The Punjab government has initiated the chief minister’s Ujaala Programme to encourage and facilitate low-income students who have performed well academically. The programme hopes to retain children in educational institutes and also create awareness about alternative energy resources. The cost of the programme is Rs2.5 billion.
Under the programme, almost 200,000 students, enrolled in government educational institutions, who have achieved 60% or more marks in final examinations will be awarded Solar Home Solutions (SHS) which include solar panels. The project is being run by the Energy Department, which has provided the SHSs, in collaboration with the School Education Department (which has identified the beneficiaries of the programme). Initiating the programme in the last week of January, the chief minister distributed solar panels to 15,484 students in Bahawalpur division.
“The aim of this project is three-fold; to address poverty, keeping students in educational institutes and tackling the energy crisis by offering alternative energy resources,” said School Education Department Deputy Secretary Qaiser Rasheed.
Rasheed said most of the children studying in public educational institutes were from low and middle income households. He said they had limited resources to access alternative energy resources amidst the current power crisis. “We hope to strengthen their educational aspirations by offering an energy solution. Also, this will help the masses realise the potential of alternative energy resources” he added.
Scientist Dr Naghman Khan said most people felt dependent on the government for their energy needs, disregarding the alternative sources. “It’s unfortunate. They think they can either get power from Water and Power Development Authority or face load-shedding.” Dr Khan has been involved in the alternative energy field since 2004 and is currently visiting faculty at the Government College University where he teaches Energy in the Changing Climate in MPhil and PhD programmes.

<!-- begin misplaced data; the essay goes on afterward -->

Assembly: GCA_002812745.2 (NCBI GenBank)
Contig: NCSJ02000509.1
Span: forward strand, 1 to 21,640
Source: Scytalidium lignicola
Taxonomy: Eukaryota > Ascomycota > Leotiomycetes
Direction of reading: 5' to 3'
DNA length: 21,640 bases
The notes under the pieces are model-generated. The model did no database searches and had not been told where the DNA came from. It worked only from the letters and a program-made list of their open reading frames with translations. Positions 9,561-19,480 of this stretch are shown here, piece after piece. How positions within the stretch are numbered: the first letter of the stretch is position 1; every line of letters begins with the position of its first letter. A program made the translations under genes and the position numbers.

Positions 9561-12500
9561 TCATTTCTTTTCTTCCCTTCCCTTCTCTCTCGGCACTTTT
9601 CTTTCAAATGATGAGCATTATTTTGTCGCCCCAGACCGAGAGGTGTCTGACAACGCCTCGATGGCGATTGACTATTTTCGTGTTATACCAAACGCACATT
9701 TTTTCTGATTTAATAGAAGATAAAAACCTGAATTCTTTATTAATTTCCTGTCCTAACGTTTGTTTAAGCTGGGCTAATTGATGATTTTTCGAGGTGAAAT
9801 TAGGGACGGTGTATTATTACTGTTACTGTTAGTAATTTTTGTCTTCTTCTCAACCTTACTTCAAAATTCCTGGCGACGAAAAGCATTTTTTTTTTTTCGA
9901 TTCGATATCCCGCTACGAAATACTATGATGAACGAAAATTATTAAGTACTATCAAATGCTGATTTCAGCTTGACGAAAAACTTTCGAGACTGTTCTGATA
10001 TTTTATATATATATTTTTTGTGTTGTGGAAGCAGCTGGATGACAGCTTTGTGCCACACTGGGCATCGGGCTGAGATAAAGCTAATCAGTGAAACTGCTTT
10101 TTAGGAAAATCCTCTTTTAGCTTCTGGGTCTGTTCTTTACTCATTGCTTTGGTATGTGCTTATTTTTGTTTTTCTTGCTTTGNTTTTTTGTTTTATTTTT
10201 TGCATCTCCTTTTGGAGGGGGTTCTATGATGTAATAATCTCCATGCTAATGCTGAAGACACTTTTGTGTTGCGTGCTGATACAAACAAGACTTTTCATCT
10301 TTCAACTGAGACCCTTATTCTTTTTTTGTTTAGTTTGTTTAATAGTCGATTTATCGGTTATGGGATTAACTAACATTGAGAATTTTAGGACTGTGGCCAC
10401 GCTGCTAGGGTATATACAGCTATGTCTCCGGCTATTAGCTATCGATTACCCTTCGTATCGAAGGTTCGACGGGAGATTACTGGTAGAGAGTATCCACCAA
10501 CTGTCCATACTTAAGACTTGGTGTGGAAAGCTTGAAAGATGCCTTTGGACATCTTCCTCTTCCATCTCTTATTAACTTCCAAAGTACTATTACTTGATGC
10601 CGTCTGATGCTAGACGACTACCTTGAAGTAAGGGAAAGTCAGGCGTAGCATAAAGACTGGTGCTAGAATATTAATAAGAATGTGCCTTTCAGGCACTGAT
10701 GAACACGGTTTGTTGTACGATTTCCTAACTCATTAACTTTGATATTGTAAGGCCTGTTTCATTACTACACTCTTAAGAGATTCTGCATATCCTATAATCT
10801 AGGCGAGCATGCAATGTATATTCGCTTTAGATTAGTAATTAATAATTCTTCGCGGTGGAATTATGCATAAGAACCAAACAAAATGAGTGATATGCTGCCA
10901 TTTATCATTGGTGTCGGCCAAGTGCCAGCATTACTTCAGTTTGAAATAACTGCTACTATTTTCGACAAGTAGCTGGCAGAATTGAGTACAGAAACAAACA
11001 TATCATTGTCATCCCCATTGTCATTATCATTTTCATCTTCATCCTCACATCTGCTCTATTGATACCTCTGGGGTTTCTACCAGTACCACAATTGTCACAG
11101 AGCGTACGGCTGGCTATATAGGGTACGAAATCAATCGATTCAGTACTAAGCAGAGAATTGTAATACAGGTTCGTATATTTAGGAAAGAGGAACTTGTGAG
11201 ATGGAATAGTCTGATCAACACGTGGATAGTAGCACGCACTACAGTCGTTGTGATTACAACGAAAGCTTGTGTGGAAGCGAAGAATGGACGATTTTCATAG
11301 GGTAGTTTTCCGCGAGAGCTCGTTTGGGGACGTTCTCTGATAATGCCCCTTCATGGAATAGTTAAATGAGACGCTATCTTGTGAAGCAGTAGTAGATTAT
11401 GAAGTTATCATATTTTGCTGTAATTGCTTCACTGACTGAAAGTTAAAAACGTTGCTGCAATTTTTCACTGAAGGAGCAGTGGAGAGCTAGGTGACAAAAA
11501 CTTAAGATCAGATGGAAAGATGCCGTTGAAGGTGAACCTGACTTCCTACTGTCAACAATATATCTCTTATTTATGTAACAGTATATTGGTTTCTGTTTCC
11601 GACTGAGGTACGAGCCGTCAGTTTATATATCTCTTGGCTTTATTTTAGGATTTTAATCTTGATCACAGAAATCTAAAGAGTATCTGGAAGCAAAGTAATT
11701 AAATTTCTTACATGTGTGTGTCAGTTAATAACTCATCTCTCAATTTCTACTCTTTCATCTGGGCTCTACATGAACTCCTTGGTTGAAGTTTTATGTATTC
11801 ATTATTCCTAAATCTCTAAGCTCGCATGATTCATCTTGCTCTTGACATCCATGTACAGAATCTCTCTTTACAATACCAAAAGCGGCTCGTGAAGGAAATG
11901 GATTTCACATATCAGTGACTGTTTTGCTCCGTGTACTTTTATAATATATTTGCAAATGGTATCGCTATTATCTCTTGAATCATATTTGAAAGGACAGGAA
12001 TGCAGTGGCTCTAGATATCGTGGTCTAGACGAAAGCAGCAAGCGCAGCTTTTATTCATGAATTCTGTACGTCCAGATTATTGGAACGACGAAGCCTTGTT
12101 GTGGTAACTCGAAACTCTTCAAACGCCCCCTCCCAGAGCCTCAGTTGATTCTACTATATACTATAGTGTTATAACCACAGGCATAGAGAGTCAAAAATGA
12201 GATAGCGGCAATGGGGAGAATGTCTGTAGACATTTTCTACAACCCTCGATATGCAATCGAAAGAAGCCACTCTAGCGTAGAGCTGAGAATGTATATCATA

He said that the Ujaala Programme would help generate greater awareness about alternative energy resources. “The only thing the average person knows is that solar power is very expensive.” He added that with the SHS units being distributed, people will be able to see and relate to the new technology. For now, Dr Khan recommends that the government also focus its attention towards other alternative energy resources including wind and bio-gas if wants to inculcate greater awareness regarding alternate energy sources.
Solar Home Solutions
The SHS kit being distributed contains a 30 watts-peak solar panel along with a 12 volt battery. The kit also includes three LED lamps/bulbs each of three watts and a USB mobile phone charger. Each SHS kit costs Rs12,500 and is imported from China. The kit comes with a user manual.
According to the list of beneficiaries released by the Energy Department, 181,966 students in 36 districts of the province will be awarded the SHS kits under the Ujaala Programme. Details reveal that 14,968 students in Dera Ghazi Khan, 25,182 in Faisalabad, 31,082 in Gujranwala, 16,408 in Multan, 17,306 in Rawalpindi, 14,612 in Sargodha, 12,644 in Sahiwal and 34,280 in Lahore will benefit from the programme. Another 10,000 students studying in madrassahs will also be distributed solar panels. The list for madrassah students will be prepared by the Wafaaqul Madaris.
The School Education Department had initially proposed a criteria of 50% marks in final examinations for eligibility for the solar panels. Rasheed said the number of potential beneficiaries then came to 300,000. He said the government lacked resources for the large number.
The SED then forwarded a list of close to 200, 000 students. Amongst these some 119,719 were grade 10 students, 7,124 were from grade 12,700 were from the Punjab Vocational Training Centre and the Technical Education and Vocational Training Authority, 39,313 students were from Colleges, 2,624 students were from Daanish Schools. The SED also handed out solar panels to 6,186 high and higher secondary schools for installation at the campus.
Published in The Express Tribune, February 10th, 2013.
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